What identifies people is not necessarily their bodies anymore; it’s all the relationships they maintain with others.  You are your ‘area’ [quotation marks added] rather than you are yourself.  If someone describes you, that description becomes part of your ‘area,’ whether you like it or not.

The article’s author paraphrased/clarified by reframing this statement in the following way: rather than constituting personal identities, ‘areas’ are the totality of each person’s cumulative effect on others.  (And, I would add, this process is conditioned on the way that those multiple inter-personal effects are differentially reflected back upon the ‘originator.’) From this perspective, individual existence in human society is much less about defining one’s self through actions and behavior than it is a matter of adjusting one’s outlook to accommodate the overpowering reality of collective perceptions that define who you ‘actually’ are as far as others are concerned.  Hmmm, sounds to me like subjective gaze –in a hall of mirrors.

I used the term ‘others’ deliberately, because I got the sense from the article that this wildly creative artist hadn’t actually read Foucault, Derrida, Lacan et al. (really, who has?) but was instead glibly glossing secondhand snippets of their thought without knowing exactly where it originated or what it might imply.  That kind of approach is completely understandable in a 21st c. artist who knows –or instinctively feels–  that being perceived as a big-idea intellectual would be a fatal career move among his target market.  It’s also completely understandable in the case of an artist who might just be creating (whatever) as the spirit moves him, and isn’t concerned with an ontological framework that explains the theory of everything.  So this post isn’t about bashing some guy I don’t even know by claiming that he’s a superficial chucklehead showman.  Not at all.  Instead, this post is (almost) all about me … in theme, if not entirely in content.

So … provisionally accepting the hypothesis that each of us may be socially defined by the cumulative, aggregated totality of perceptions and expectations residing in the minds of others, what does that mean to ‘you’ and ‘me’ (on a day-to-day basis)?  First, it means that we don’t have to accept the term ‘area’ decreed by some guy we’ve never met and whose credentials as a social theorist are shaky at best.  I strongly favor the more-or-less equivalent term ‘zone‘ –mostly because advertising research has demonstrated that words with ‘Z’ (or ‘X’) sounds are way cooler than other consonant-based phonemes, and definitely way, way cooler than mushy vowels.  Thus we can casually describe ourselves as being ‘in the zone,’ with all the consummately apical athleticism that the phrase implies.  Cool.  Consider it done.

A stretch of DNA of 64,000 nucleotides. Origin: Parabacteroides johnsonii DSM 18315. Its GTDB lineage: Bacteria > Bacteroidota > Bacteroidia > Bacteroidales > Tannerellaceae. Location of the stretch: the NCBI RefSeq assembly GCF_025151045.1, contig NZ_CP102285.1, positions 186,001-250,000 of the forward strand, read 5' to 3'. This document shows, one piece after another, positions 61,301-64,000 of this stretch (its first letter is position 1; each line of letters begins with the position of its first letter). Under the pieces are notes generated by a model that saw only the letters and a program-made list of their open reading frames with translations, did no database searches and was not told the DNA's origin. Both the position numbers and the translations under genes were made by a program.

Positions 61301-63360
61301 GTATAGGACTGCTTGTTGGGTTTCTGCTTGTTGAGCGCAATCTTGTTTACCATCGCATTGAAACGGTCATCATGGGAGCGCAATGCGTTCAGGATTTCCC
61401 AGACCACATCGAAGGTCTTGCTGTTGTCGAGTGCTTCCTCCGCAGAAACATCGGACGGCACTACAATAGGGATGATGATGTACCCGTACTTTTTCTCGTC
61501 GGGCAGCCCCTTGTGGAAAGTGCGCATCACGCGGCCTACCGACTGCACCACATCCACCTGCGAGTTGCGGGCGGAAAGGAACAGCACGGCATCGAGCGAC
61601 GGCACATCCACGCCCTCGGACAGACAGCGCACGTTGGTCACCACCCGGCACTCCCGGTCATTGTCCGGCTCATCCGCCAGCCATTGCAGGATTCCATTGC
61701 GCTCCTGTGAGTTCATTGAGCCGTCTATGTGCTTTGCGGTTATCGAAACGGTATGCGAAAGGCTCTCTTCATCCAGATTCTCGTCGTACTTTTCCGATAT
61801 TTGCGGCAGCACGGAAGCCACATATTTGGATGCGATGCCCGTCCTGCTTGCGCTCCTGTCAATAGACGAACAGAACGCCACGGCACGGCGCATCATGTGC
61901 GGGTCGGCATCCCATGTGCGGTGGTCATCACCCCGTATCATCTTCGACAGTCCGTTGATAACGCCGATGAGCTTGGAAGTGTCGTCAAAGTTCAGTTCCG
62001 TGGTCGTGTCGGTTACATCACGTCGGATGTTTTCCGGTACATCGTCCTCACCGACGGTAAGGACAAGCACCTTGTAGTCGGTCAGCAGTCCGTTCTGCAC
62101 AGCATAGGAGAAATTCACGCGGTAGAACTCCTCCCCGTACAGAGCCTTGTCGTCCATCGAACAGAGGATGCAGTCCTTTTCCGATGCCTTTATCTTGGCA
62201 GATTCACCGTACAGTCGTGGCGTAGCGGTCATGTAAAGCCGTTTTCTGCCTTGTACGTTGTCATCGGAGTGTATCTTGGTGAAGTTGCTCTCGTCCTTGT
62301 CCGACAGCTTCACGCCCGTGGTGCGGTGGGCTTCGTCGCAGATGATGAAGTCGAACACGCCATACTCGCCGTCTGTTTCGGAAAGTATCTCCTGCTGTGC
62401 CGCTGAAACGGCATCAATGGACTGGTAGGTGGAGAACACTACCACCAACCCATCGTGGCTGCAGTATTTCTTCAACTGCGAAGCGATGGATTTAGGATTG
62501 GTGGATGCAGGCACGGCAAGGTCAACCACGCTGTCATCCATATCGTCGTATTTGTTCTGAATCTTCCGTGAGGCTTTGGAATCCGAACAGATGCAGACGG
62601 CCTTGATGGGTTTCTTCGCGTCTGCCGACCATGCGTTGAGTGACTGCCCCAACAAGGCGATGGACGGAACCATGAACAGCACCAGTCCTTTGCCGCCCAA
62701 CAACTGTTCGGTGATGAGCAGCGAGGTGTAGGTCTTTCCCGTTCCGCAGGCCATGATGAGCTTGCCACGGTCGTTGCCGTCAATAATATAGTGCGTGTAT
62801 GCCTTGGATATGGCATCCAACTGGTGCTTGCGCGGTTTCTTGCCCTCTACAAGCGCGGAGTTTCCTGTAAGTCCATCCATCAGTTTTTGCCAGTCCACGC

Second, we may have to accept –nay, revel in– the fact that (in actual practice) collective social perception may be highly fragmented and diffuse.  Very few –if any–  ‘others’ have access to the totality of the ‘zone.’  Instead, most people will have formed their perceptions of us on the basis of limited firsthand inter-personal interaction and/or secondhand information from sources they (provisionally) believe and accept.  This reality provides tremendous opportunities for leveraging/exploiting the inherent ambiguity that permeates any environment which is characterized by incomplete, conflicting information of unknown quality.  We may have greater scope for action than we imagine, rather than being inexorably confined by preexisting expectations.  By selectively behaving in ways that either reinforce certain regions of the ‘zone’ or contradict/conflict with other regions, we can restore some measure of control over our own zonal identities by keeping the shape and boundaries of the ‘zone’ in constant fluid motion.  Acting against type, so to speak, in order not only to define the character role we’re performing in the drama currently onstage, but also to expand the scope of roles that we can be called upon to play in future productions.

Third, there are some interesting implications in the notion that our very existence is defined by an ongoing, mutual, multilateral interaction with fellow beings.  If each of us is simultaneously source and sink, referent and referrer, perhaps humanity is actually functioning as a collective organism rather than as an aggregate set composed of discrete, differentiable entities.  (Aspen) forest, not individual trees. ‘I’ and ‘thou’ are actually ‘we.’  Suddenly, the Golden Rule has been transmuted into: “You are Them. They are You. Behave accordingly.”

And although the persistent illusion of the autonomous individual ‘self’ is so effectively hardwired into our neural architecture that even imagining another mode of existence is so difficult as to be practically impossible, it might be worth the effort to attempt exactly such a project.  What will you find when you dissolve/ obliterate/ detach from the ‘self’ illusion? The void? Or something else? Let me know when we find out.